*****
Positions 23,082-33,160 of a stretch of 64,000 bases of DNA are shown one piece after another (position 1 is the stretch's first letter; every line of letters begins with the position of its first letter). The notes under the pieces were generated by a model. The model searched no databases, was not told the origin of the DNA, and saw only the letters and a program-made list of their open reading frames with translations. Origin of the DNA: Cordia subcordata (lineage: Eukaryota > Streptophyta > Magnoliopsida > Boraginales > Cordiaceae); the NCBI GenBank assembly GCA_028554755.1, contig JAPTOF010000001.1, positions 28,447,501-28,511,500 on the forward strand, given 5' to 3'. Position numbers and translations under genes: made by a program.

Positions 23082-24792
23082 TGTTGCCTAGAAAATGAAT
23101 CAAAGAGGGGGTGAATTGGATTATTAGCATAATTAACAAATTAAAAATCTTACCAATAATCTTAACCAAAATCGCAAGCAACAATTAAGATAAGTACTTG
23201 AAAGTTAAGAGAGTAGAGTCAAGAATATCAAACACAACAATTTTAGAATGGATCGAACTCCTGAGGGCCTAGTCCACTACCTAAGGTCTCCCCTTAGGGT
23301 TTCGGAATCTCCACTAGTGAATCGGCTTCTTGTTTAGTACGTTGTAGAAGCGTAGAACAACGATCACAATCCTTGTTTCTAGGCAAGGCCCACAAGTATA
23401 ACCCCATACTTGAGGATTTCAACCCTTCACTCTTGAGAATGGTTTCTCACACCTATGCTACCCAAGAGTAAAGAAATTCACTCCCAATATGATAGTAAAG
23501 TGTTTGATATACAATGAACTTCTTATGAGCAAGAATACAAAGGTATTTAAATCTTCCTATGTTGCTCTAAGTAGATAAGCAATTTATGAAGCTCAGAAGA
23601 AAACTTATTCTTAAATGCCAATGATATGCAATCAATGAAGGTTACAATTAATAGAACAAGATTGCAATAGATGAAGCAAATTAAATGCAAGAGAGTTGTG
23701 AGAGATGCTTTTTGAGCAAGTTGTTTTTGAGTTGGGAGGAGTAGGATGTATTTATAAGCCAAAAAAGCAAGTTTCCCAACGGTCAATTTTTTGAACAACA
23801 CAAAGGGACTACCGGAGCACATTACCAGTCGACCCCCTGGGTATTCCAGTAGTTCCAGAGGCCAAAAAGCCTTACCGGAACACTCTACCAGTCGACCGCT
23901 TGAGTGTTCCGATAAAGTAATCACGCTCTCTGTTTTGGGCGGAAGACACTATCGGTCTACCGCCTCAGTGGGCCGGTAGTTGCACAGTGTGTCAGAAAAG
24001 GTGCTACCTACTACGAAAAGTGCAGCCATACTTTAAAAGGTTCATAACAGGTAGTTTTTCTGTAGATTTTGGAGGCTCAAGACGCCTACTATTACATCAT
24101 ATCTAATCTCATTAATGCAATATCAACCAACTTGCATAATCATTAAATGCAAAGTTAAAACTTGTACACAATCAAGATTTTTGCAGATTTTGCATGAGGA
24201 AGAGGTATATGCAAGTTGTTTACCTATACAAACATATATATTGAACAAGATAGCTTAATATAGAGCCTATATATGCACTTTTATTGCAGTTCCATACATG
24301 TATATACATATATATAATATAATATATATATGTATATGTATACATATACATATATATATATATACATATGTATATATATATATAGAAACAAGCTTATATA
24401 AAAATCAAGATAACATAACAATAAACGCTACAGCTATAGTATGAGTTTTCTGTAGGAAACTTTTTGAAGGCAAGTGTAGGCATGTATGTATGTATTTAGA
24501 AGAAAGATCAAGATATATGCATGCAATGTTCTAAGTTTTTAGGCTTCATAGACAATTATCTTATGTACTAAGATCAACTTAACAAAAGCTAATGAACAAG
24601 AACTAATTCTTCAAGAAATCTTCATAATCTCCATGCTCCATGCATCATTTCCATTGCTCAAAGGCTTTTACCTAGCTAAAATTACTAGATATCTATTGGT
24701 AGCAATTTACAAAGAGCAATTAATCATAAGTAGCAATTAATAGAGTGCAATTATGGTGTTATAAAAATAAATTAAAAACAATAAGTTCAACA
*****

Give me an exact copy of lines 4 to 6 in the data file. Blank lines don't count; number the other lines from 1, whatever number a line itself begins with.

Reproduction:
23101 CAAAGAGGGGGTGAATTGGATTATTAGCATAATTAACAAATTAAAAATCTTACCAATAATCTTAACCAAAATCGCAAGCAACAATTAAGATAAGTACTTG
23201 AAAGTTAAGAGAGTAGAGTCAAGAATATCAAACACAACAATTTTAGAATGGATCGAACTCCTGAGGGCCTAGTCCACTACCTAAGGTCTCCCCTTAGGGT
23301 TTCGGAATCTCCACTAGTGAATCGGCTTCTTGTTTAGTACGTTGTAGAAGCGTAGAACAACGATCACAATCCTTGTTTCTAGGCAAGGCCCACAAGTATA